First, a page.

Hackers have broken into an internal server at Adobe to compromise a digital certificate that allowed them to create at least two files that appear to be legitimately signed by the software maker, but actually contain malware.
Adobe expects to revoke the compromised certificate later this week.
Product security and privacy director Brad Arkin said Windows software signed with the impacted certificate plus three Windows and Macintosh Adobe AIR applications would be affected.
"We have strong reason to believe that this issue does not present a general security risk. The evidence we have seen has been limited to a single isolated discovery of two malicious utilities signed using the certificate and indicates that the certificate was not used to sign widespread malware."
The company uncovered the breach after coming across two malicious utilities that appeared to be digitally signed with a valid Adobe certificate. It was unclear if the files were used in attacks.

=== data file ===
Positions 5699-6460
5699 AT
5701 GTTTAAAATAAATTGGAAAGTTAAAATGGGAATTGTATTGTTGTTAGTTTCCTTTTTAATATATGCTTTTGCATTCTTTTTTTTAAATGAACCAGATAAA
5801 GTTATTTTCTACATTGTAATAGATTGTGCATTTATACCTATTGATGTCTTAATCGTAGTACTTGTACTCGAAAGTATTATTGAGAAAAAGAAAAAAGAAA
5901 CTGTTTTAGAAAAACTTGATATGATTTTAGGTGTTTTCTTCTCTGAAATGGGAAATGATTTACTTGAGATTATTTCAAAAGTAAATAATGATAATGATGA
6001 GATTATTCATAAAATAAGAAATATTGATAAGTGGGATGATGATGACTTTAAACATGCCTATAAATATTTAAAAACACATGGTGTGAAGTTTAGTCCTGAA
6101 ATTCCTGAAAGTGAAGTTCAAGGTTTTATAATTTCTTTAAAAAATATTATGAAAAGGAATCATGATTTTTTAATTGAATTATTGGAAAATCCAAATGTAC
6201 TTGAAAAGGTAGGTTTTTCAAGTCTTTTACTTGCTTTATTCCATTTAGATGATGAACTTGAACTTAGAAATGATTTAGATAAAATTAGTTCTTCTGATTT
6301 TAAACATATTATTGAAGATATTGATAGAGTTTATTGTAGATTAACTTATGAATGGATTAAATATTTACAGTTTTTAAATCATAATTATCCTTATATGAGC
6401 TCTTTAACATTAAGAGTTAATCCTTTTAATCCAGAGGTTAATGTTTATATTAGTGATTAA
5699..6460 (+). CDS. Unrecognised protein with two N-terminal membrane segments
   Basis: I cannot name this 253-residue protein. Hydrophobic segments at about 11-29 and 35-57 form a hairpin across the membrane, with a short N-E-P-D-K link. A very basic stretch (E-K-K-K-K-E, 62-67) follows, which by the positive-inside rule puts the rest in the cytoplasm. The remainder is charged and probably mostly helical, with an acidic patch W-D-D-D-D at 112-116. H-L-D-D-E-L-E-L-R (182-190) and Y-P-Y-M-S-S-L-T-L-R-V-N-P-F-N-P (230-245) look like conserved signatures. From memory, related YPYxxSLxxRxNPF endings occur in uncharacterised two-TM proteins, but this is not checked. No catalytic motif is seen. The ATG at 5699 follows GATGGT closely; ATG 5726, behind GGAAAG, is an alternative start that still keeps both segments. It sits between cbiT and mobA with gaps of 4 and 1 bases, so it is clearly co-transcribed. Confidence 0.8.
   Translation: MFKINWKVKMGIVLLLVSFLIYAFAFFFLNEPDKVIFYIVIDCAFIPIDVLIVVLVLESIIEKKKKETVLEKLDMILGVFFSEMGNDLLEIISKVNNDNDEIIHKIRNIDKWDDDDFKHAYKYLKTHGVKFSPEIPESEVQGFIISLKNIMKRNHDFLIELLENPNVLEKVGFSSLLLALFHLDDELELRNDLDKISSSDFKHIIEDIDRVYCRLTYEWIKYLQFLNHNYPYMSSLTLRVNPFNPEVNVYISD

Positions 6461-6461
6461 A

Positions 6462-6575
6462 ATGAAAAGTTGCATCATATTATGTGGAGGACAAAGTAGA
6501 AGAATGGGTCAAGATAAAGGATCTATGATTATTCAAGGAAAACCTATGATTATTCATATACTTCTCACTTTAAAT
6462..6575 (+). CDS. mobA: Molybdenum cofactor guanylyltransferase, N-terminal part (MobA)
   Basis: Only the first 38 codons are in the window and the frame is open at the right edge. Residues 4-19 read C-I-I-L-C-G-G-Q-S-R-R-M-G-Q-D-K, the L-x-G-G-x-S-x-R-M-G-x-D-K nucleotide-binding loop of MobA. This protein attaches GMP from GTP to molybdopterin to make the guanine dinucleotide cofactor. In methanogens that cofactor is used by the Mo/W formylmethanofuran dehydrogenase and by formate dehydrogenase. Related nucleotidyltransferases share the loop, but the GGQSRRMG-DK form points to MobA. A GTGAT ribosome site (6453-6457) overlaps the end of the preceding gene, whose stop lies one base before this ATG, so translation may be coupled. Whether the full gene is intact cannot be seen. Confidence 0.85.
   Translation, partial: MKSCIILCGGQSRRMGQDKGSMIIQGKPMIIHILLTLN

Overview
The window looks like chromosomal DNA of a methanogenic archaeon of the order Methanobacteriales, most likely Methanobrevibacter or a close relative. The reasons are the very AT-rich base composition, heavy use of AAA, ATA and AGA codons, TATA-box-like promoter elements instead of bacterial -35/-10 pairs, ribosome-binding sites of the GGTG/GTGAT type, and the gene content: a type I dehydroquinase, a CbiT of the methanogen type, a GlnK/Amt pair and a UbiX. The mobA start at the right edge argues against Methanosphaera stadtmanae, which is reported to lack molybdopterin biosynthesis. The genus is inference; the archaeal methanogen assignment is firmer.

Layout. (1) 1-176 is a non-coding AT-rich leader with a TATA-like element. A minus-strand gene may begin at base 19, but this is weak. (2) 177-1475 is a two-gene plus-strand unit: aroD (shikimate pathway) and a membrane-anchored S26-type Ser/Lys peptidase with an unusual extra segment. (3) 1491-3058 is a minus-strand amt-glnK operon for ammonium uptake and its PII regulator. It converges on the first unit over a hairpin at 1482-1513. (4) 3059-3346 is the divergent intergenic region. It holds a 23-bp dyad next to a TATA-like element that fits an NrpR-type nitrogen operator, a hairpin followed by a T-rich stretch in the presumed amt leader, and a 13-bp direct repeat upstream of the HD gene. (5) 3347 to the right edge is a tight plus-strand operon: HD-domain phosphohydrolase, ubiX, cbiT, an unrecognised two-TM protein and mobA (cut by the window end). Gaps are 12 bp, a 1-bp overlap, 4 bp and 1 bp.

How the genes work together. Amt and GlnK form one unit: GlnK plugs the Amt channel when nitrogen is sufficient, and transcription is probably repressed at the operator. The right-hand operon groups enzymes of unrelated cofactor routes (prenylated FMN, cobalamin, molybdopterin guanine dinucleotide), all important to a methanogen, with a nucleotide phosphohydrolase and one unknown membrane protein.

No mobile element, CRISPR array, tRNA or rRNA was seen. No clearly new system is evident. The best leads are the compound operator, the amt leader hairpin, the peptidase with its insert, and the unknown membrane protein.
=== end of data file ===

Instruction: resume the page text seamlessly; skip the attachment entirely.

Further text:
An Adobe spokeswoman said the company had stringent security measures in place to protect its code signing infrastructure.
"The private keys associated with the Adobe code signing certificates were stored in Hardware Security Modules (HSMs) kept in physically secure facilities. We confirmed that the private key associated with the Adobe code signing certificate was not extracted from the HSM."
Arkin said signed samples were typically used in targeted attacks for privilege escalation and lateral movement within an environment after an initial machine compromise.
He said the 'build' server that was compromised was not configured according to Adobe's corporate standards, but that shortfall wasn't caught during the provisioning process.
He added that the affected server did not provide the adversaries with access to any source code for other products, such as the popular Flash Player and Adobe Reader and Acrobat software.
Valid digital certificates being used for illegitimate purposes have become a preferred hacker ploy of late. Most recently, the authors of the Flame virus used rogue Microsoft certs to spread the nefarious malware. Certificate authorities themselves also have been targeted.
This article originally appeared at scmagazineus.com
Copyright © SC Magazine, US edition
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